It didn’t take Lane long to realise that she wanted to be a flight nurse. Her face lights up when she tells me about the free hat she got from an RFDS stall at the Easter show and that was it, she was sold at the idea of becoming a flight nurse. So that’s exactly what she did.
Lane started her graduate year working in mental health and absolutely hated it. She begged her old emergency department manager (where she had worked as an AIN during her studies) for a job and quickly transitioned into an emergency nurse. A couple years into the hectic world of an emergency nurse, Lane landed a scholarship to study a grad certificate in emergency care and later midwifery. Half way through studying midwifery, Lane saw her dream job advertised in Darwin with Careflight, applied, landed the role, and has never looked back.
One of the things that has always fascinated me is how patients are cared for in the air, so that’s the first thing I ask Lane. Lane tells me that there’s different laws of pressure that apply in the air and on top of nursing cares there are a few considerations that need to be taken into account in the air. Gas expansion, lower levels of oxygen, the cold temperatures of altitude, vibrations and noise as well as the general fear factor of flying make it difficult. ‘A lot of people from communities have never, ever been on a plane, and when they get on they are terrified’. Careflight is an aeromedical retrieval organisation, who, in the Top End, fly to remote and indigenous communities including remote stations to transfer patients requiring hospital treatment to the Royal Darwin Hospital and Gove Hospital as well as transfers from other top end hospitals.
An average day on the job is 12hrs at least, beginning with an extensive check of all medical equipment on the planes. Because the jobs can be so remote, it’s so important that all required equipment is, there, working and you have enough drugs enough fluids and oxygen to last the trip. After that, there’s nothing average about it. Lane tells me how varied the jobs can be, ‘it can be a German tourist rolling over a caravan with a broken leg, or an elderly Indigenous person with rheumatic heart disease, or it can be a clinic nurse, who was bitten by a snake on their way into shift’. Lane likens the work to ED as the work is so unpredictable.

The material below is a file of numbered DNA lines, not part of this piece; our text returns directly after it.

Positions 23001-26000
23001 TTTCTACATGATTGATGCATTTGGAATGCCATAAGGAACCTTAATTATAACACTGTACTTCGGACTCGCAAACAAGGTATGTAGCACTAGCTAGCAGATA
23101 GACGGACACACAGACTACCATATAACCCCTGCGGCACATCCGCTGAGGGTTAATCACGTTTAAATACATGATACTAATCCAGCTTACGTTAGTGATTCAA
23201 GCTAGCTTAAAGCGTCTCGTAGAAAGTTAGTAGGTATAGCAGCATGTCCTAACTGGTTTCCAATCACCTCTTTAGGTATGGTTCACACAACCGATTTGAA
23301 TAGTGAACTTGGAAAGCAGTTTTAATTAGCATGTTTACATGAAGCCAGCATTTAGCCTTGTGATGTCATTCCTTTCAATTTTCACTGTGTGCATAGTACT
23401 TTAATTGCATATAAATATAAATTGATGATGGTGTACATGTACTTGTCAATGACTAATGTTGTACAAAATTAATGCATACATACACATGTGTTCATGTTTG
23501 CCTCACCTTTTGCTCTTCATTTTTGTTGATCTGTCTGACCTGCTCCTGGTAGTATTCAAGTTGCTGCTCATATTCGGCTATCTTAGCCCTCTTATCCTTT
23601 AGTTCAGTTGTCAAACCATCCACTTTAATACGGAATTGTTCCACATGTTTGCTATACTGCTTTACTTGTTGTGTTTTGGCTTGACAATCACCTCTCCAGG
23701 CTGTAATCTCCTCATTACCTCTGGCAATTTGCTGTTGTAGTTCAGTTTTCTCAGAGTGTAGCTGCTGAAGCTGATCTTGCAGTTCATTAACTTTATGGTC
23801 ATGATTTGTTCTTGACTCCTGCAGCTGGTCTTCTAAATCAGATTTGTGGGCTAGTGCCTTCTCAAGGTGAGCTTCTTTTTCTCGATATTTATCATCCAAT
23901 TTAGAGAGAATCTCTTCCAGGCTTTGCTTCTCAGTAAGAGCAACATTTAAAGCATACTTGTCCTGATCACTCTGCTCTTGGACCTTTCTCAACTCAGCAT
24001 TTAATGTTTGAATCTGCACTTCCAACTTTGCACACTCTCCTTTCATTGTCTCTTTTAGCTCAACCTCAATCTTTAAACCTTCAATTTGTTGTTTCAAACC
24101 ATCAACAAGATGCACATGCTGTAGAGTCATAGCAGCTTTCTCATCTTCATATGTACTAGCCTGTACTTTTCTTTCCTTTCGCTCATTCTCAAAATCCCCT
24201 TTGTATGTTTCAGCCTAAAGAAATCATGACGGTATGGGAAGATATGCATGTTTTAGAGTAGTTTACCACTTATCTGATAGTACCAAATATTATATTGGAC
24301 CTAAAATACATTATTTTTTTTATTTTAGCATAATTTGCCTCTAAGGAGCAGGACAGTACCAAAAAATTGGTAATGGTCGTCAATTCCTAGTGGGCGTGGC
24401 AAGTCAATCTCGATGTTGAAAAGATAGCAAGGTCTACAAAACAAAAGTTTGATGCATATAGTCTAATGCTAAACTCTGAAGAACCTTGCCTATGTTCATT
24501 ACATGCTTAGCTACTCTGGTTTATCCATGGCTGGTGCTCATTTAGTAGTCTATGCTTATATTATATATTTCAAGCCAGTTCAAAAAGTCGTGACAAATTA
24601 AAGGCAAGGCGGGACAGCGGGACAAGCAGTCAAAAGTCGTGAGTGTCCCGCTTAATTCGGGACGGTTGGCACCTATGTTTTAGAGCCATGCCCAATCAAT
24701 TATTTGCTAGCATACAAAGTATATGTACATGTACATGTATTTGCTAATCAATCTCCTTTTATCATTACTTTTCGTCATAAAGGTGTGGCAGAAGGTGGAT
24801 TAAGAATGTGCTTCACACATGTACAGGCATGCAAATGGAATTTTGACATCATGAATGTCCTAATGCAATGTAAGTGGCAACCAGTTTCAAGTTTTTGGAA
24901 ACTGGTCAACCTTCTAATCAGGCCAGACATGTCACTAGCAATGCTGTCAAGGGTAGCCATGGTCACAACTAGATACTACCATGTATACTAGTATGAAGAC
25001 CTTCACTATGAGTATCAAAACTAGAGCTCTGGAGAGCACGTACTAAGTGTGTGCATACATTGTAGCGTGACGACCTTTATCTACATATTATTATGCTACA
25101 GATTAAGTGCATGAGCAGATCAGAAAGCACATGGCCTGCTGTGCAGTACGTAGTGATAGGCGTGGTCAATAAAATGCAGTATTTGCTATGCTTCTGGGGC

One of Lane’s more memorable days at work began with a flight to a rural community during the wet season with her good mate Mommers the pilot and a neonatologist to retrieve a mother at 33 weeks gestation with a concealed haemorrhage in the placenta. A 45 minute flight, transfer of equipment to ambulance, drive to clinic, load patient up, ambulance journey to airport and away they go off to Darwin. Standard pick up everything was fine, mum and bub all good.
It was around midnight at this stage and they flew as far as Howard Springs (roughly 30km of out of Darwin), when the storm closed in and it was impossible to fly through. They had to turn the plane around and head back to the community, as they were quickly running out of fuel. The storm, however followed them the whole way back and Lane describes that flight as ‘awful and the worst flight, yet the patient slept through it.’ They were thrown around, lightning everywhere and Lane knew it was bad because the normally chatty pilot Mommers was suddenly quiet as a mouse and rather snappy when Lane offered him a curly wurly. It was on this flight that she, Mommers and the neonatologist encountered St Elmo’s Fire, a rare weather phenomenon in which luminous plasma is created by a coronal discharge from a strong electric field. Lane tells me that because it is a sign of electricity in the air, which can interfere with compass readings, sailors have always regarded it as an omen of bad luck. Depending on how you look at it, what was to come could’ve been a stroke of bad luck for the Careflight duo, but I’ll leave that up to you to decide.
As they came into land the wind picked up further and threw the plane causing quite a thud as they hit the ground. When the came to a stop, the patient suddenly didn’t feel quite right. Lane emptied the plane to do a vaginal examination and it became evident that the rough landing may have caused the concealed bleed to rupture.
A quick call to St John’s and they were headed back to Hospital with a patient deteriorating rapidly. Ideally, the patient needed to be in Darwin, which was better equipped to deal with the patients condition, but this job was time critical and an emergency C-section was performed there and then. They waited outside theatre while the procedure was carried out. The baby was delivered without too many dramas and while mum lost a fair bit of blood she was alright and able to hold Bub for a short time and take a couple of happy snaps. Bub had to be transferred to Darwin as she was unstable and required further care, so off they returned. By this time the storm had passed and it was a safe but long journey returning at 1130hrs. Lane tells me she started that shift at 1900hrs the previous day and although it was a long one it was well worth it. She took comfort in knowing that the baby was delivered to the Royal Darwin Hospital and was in good hands with the nurses there. A few hours later, when mum was more stable, she was also flown to Darwin to be with baby. A great outcome that overcame the sometimes harsh conditions of the territory.
Lane’s settled with her work life and tells me that she has hit the jackpot having found her dream job. She is looking forward to her future of constant learning and may complete her masters degree in midwifery in the near future. Medicine is always evolving and as a result health care is ever changing!
‘I want to keep learning, keep practicing and I think you can always make yourself a better practitioner’
To find out more about Careflight visit http://www.careflight.org